You can expect the CAPE ratio to be less predictive in case of major structural changes in the composition of a stock exchange. Structural changes can also happen at other levels.
For example, suppose investors require structurally lower returns or risk premiums on their equity investments. For example, Japan, where the Bank of Japan has been purchasing shares on large-scale for many years, thereby directly supporting the market.
In this case, the valuation of shares can theoretically increase without this being accompanied by lower returns. And what about extremely low interest rates on bonds?
Those may be accompanied by structural higher CAPEs because stocks have become much more attractive compared to those expensive bonds. Jeremy Siegel, known for his book Stocks for the Long Run, comes with another criticism of the CAPE ratio, which has to do with the way profits are measured.
In calculating the CAPE ratio, Shiller uses reported earnings figures. However, Siegel argues that accounting rules push reported earnings during recessions now much harder down than in the past.
And since the large recession of 2009 is still in the current CAPE ratio, it is overestimated. Siegel therefore comes with a different profit definition, which is less sensitive to strict accounting rules, of course with the result that the CAPE is getting a little lower.
By the way, I am not really impressed with this last criticism. The profit measure Siegel uses is related to profits realised in the entire US economy, so including those of non-listed companies. This does not seem a justified way to me.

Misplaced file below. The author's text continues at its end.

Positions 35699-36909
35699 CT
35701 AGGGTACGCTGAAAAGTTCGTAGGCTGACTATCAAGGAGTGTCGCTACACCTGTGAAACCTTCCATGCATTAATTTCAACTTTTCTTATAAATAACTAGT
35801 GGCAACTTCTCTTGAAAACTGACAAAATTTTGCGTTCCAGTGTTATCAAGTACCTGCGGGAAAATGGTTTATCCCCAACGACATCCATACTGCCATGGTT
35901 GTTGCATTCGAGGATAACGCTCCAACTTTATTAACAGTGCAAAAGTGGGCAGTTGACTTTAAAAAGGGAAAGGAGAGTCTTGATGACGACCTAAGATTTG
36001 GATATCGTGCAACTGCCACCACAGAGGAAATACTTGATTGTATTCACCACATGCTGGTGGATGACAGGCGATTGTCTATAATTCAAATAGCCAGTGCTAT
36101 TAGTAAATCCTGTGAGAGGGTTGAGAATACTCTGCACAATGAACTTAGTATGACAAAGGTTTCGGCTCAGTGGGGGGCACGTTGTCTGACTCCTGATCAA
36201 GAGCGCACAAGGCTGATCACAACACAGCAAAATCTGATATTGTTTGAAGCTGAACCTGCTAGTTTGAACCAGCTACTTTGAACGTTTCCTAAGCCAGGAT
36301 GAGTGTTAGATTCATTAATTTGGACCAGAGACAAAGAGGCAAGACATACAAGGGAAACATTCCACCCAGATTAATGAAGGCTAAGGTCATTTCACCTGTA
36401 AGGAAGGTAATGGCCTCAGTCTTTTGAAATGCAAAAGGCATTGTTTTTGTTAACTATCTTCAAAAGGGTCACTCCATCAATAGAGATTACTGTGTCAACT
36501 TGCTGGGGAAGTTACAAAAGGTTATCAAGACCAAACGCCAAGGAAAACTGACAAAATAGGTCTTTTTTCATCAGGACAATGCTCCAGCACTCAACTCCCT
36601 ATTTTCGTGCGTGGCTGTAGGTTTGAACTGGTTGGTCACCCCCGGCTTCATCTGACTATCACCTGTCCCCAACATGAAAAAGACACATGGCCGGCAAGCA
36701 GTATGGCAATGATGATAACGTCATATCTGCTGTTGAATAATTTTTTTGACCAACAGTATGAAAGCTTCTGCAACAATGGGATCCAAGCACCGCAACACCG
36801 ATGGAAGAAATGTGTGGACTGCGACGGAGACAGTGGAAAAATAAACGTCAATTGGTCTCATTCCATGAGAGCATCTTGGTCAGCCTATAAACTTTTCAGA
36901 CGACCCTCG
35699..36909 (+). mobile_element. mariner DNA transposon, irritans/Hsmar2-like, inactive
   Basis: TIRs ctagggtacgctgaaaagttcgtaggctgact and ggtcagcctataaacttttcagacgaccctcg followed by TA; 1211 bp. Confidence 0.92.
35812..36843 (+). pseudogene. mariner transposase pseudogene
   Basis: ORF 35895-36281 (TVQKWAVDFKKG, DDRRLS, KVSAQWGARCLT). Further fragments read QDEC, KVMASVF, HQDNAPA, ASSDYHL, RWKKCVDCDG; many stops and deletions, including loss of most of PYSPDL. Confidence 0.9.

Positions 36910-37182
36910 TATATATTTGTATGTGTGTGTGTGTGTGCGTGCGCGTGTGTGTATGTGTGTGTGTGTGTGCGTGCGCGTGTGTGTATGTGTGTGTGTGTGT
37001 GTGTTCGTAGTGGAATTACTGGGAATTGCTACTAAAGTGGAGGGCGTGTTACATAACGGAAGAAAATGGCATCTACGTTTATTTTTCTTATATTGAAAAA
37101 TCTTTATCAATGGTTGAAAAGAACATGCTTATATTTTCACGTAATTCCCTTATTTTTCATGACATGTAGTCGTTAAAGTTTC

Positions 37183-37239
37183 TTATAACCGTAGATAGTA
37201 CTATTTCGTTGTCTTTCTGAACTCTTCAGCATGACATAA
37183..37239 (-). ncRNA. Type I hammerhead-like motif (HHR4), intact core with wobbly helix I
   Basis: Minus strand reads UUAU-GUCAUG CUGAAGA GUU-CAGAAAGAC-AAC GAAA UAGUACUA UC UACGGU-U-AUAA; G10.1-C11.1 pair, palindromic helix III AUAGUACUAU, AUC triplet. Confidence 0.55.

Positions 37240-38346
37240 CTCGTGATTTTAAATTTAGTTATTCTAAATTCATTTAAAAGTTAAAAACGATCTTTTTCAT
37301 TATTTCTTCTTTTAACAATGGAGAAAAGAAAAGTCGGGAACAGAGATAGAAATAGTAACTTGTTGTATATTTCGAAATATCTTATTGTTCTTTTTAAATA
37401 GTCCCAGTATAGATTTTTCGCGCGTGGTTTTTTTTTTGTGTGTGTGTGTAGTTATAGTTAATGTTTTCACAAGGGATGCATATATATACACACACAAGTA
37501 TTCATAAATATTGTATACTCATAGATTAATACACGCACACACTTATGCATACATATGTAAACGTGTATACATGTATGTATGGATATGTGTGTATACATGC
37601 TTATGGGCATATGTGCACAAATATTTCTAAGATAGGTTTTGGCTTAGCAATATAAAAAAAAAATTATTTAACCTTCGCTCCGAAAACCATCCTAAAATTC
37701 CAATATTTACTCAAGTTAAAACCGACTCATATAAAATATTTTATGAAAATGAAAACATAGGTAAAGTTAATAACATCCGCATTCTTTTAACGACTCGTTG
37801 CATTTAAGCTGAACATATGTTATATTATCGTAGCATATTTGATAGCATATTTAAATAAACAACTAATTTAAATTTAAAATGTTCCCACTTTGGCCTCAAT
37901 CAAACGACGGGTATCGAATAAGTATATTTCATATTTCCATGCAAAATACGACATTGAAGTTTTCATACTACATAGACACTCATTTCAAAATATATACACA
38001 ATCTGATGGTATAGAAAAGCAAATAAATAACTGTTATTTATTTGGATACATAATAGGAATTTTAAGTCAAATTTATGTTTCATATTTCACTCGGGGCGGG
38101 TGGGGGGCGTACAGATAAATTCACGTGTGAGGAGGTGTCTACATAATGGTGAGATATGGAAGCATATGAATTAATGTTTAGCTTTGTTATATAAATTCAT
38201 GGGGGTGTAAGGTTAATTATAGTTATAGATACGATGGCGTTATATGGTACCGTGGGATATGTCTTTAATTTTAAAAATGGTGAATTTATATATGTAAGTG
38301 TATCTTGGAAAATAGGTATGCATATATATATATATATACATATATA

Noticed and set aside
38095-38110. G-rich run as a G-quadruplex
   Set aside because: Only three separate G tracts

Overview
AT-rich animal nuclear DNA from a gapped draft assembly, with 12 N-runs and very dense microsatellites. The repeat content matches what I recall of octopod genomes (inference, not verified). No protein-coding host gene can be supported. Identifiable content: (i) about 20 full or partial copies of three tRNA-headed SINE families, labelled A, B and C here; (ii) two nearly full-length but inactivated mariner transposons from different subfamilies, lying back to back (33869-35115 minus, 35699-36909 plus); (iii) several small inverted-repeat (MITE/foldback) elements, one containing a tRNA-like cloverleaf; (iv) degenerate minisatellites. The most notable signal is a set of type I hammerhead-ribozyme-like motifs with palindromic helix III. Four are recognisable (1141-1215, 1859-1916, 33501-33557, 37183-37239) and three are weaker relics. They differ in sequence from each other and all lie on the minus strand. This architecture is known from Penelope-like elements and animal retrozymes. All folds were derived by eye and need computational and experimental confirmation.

Finally, the Shiller PE for the S&P500 Index shares is 29.2, or the highest point since 2002. That is of course not very good news. The first chart above suggests that real return on US stocks over the next ten years on average will not exceed 0%.
Keimling’s chart offers some relief because the actual realized returns can vary considerably from the average. At a CAPE ratio of 30, there was still a return of more than 10% per annum in the past.
However, I don’t expect the markets to maintain growing at 10%. It is mainly countries where structural changes in the composition of the stock market have taken place where we see such results.
Unfortunately, this does not hold for the S&P500 Index. And the story endorses that. Of the 23 months in which the US CAPE ratio was between 27 and 31, comparable to 29.2 where it is now, real return over the next ten years has only once been above 4%.
On the other hand, the return was eight times negative with a negative of 1.5% per year as the worst score. For the S&P500 Index, high valuation generally means a low return.
And what if we do take Siegel’s profit measure? Then the CAPE ratio will go down, but even then you cannot expect more than 2% return on US stocks over the next ten years.
But to not end in a depressive way: the CAPE ratio is significantly lower in other regions than in the United States!